As the corridor curved, I edged around the corner slowly and craned my head to get a better view. I dropped the torch next to the wall since there was enough light now coming from the chamber ahead. The light had shifted from the soft orange glow from the torches to a cool blue illumination from the pole lamps that I knew were ahead. My heart pounded in my chest as I rounded the corner. I feared what I might find in that large chamber or whom I may find. I could not help from fearing the worst.
A sudden sound of crackling electricity and a loud cry caused my heart to jump into my throat. A loud rattling followed and I reached for my dagger as I quickened my steps. A racing heartbeat filled my ears but it was not my own. A strong, deep voice uttered a sharp curse as I entered the chamber. My eyes saw the long, stark white hair first and suddenly I realized whom I was looking at.
“Nienna,” Sir Fendall beamed, relieved. He called to me from behind a series of electrified bars that made up a large square cage. I could see the red threads of electricity jump from bar to bar as I neared. They cast a ghostly purple hue when mixed with the blue light from the tall pole lamps in each corner of the large chamber. I remembered the cage as part of the original set up but I never remembered it being electrified. It was meant to contain while the charged node on the enclosed roof of the cage delivered a quick and relatively painless shock to the system, rending the subject dead. However, the node had been disabled and parts of it had been tossed side. “It’s good to see you.”
“Gods it is good to see you too,” I replied, glad to see him still alive. I gave the chamber a quick look around to make sure no one else was in here with us. We were indeed alone from what I could tell. I crossed the space of the cavern to the cage with quick, sure steps as I holstered my weapons.
“What are you doing here?” Sir Fendall asked as he stepped closer to the bars. He was careful not to get too close. His long, white hair had been stained red along the left side of his scalp and his blood smeared along the dark skin of his forehead. His armor plates had been dented and scratched up and the joyful light in his dark eyes seemed dimmed now, despite the smile on his lips. Even his usual tall, proud stance now appeared diminished.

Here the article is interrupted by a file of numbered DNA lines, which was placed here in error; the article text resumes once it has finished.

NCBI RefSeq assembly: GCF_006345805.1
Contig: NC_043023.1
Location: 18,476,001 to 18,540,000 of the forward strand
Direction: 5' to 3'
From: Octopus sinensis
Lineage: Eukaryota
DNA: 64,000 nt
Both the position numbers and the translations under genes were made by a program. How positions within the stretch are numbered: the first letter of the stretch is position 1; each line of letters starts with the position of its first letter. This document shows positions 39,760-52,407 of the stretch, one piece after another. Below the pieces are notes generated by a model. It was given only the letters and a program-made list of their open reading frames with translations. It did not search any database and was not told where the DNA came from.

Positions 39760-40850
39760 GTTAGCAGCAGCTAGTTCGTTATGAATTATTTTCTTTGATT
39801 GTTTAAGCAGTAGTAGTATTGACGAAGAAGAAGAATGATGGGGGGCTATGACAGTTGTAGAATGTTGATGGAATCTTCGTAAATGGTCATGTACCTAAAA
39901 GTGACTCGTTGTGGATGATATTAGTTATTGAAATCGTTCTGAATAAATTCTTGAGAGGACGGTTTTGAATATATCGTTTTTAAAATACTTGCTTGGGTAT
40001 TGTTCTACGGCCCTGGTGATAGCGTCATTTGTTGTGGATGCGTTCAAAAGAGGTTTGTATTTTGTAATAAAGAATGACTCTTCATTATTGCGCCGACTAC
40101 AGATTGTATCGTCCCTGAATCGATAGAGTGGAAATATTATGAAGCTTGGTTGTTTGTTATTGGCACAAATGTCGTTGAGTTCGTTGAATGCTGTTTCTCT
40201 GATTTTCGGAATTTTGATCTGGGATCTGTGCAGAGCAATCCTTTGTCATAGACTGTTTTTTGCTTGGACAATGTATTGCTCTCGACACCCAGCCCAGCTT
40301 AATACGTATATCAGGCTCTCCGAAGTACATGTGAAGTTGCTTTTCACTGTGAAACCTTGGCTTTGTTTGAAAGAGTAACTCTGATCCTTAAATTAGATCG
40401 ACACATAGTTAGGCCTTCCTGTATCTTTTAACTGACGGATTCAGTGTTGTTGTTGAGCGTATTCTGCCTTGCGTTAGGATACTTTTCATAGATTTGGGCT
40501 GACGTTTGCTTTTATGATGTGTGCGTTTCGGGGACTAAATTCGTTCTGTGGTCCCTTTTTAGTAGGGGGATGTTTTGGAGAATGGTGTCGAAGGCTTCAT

“Someone is after the pieces,” I gravely informed him as I examined the cage and the attached console just to the left. The original equipment was still here but there were more wires than I remembered. “The first location has been ransacked and the piece gone.”
” I guess that was kind of a silly question. Of course they’re after the pieces. I must have gotten hit over the head harder than I thought.” Sir Fendall replied. He started to chuckle but then stopped as he clutched his side. His smile faded. “I overheard them talking about Rhys. I wish I could have been there. Maybe he’d still be alive and the pieces still safe. I never should have left.”
“Do not blame yourself,” I urged, trying not to let my voice shake from all the adrenaline coursing through my veins. This was never his fault and I did not want him taking on false blame. If anyone was to blame, it was me. “We will make sure they get theirs. Do you know who did this?”
“Not really. There were a lot of ’em. Some of ’em Inquest, but none of them seemed to be in charge. They kept talking about a ‘Him’ though,” he said as he rubbed at the stubble on his chin. He winced and stretched his jaw slightly. “A few of ’em were stronger than they looked.”
So the Inquest was involved somehow. “I’m so sorry Fendall,” I apologized solemnly as I made my way over to the console. It was emitting a low hum that I did not recognize. I raised an eyebrow as I studied the machine. I did not know if the sound was abnormal or merely a side effect of time. This was more Sir Fendall’s expertise.
My friend let out a pained chuckle. “You’re slipping.”